RWAYDA IZZELDIN HAMID ELHASSAN (Sudan) associated herself with the “Group of 77” developing countries and China, and with the African Group, stressing that the protection of children’s rights was a top priority.  Sudan had ratified the Convention on the Rights of the Child and its optional protocols, among other international instruments.  Expressing support for the “Children, Not Soldiers” campaign, she said that the recruitment of children under the age of 18 was prohibited.  Special units in the ministry of the interior protected children, and a special investigator had been set up to investigate crimes against children in Darfur.  Further, Sudan had signed an action plan with the United Nations regarding children in conflict zones.  The root causes of children’s recruitment – including unilateral economic sanctions against countries – must be addressed.

MADINA KARABAEVA (Kyrgyzstan) said her country stood firmly on the path to becoming a State where children’s protection was a key value.  A programme to develop justice for children aimed to create a legal system which would protect children in conflict with the law, as well as children who were witnesses.  The Government was protecting children’s rights and reacting to each individual child’s needs, she said, adding that about 60 centres offered help for families in difficult living situations.  Policies for children included the protection of childhood and motherhood.  Extreme poverty had decreased in the country, as had infant mortality.

STEPHANIE GEBREMEDHIN (Eritrea) said the country’s culture and laws guaranteed children’s rights, noting that new penal and civil codes referenced corporal punishment and other forms of abuse.  The justice system did not allow children under 12 to be treated as criminals, while those between the ages of 12 and 18 were treated as juvenile offenders.  There were also efforts with civil society to raise awareness about violence against children and child trafficking.  The country’s efforts to provide more equitable health care had allowed it to achieve Millennium Development Goal 5 on child mortality.  The number of births attended to by a skilled health worker had also increased, she said, adding that girls’ elementary school enrolment had reached 99 per cent, with pre-primary enrolment also increasing.

MYRIAM AMAN SOULAMA (Burkina Faso), associating with the African Group, described measures taken at the legislative, education, and social levels to improve children’s rights.  Education policies had led to an increase in girls’ school enrolment.  To address child abuse, the Government had set up a support hotline for victims.  Maternal and neonatal mortality had declined, thanks to the provision of free health care for children under age five and pregnant women.  The incidence of female genital mutilation also had steadily decreased.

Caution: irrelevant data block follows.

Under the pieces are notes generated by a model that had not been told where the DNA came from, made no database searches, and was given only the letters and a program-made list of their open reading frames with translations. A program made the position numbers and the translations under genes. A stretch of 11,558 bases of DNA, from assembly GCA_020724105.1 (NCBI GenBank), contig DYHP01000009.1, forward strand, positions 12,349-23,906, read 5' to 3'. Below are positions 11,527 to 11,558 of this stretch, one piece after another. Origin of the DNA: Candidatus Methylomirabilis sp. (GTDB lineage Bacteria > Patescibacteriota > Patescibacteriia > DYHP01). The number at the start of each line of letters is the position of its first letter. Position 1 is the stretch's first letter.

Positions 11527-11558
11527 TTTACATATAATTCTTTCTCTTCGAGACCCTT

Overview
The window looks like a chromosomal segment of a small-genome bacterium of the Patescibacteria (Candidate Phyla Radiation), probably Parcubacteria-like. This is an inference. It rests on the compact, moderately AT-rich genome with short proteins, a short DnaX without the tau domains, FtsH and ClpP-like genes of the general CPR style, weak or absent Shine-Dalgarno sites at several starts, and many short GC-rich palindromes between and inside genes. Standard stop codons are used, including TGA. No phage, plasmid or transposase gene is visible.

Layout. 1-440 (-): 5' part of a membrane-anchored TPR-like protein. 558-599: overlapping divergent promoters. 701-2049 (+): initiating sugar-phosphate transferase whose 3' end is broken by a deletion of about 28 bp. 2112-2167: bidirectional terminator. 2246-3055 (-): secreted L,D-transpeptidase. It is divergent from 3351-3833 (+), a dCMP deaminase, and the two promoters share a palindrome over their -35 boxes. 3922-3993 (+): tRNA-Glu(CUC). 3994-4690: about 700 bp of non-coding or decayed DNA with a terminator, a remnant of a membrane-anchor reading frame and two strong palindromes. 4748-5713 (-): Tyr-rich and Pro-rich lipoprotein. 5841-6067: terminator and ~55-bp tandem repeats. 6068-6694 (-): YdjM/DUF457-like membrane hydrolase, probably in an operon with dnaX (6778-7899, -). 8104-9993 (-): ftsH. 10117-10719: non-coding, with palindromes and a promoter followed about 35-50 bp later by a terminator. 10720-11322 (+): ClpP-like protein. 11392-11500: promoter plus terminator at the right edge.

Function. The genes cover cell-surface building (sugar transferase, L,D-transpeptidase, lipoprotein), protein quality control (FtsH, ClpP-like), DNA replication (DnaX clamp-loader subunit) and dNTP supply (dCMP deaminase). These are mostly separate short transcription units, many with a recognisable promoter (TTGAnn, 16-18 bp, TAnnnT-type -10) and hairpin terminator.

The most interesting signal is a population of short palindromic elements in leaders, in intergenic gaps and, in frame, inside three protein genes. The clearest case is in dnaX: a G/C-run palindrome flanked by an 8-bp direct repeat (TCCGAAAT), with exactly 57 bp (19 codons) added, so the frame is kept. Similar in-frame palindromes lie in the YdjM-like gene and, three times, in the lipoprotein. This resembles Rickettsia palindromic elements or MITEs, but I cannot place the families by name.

MILDRED GUZMÁN MADERA (Dominican Republic), stressing that countering violence against children was a priority, said the Government had enhanced its social policies and systems for the protection of children, families and communities.  It also had established a comprehensive care centre for children with disabilities and a new centre for early childhood care.  A national council for children and adolescents provided temporary protection for children under threat.  In addition, a national roadmap for the prevention of violence against children had been developed with guidance from the Special Representative of the Secretary-General.  The Dominican Republic was striving to improve parenting through awareness-raising and training for parents, teachers and community leaders.

ELLEN AZARIA MADUHU (United Republic of Tanzania) associated herself with the Group of 77 and China, the African Group and the Southern African Development Community (SADC). The Government issued a new National Action Plan on addressing violence against women and children for the period 2016 – 2021. Additional measures were undertaken to protect children, including the translation and dissemination of the 2009 National Child Act and the establishment of a Child Helpline for reporting acts of violence and abuse. The Government also attached great importance to the child’s right to education and ending child marriage. Public schools were directed to ensure that all primary and secondary education is free for all children. Furthermore, a campaign against early marriages was launched in 2014. The “Kigali Declaration” provided the framework for action to end early and forced marriages.

MASNI ERIZA (Indonesia) said efforts to promote children’s rights had been underpinned by the national action plan to eliminate violence.  The President had convened the education commission, which financed education.  Indonesia was a “pathfinder country” in the newly-launched partnership to end violence against children.  The most basic unit of society was the family, which had the responsibility for nurturing children, he said, pressing Governments to enact family-friendly policies.  Indonesia had allocated a sizable share of its budget for children, providing them with free education and health care, which had led to lower illiteracy rates.  Stressing the imperative to end violence against children, he expressed Indonesia’s commitment to engage internationally to protect and promote their rights.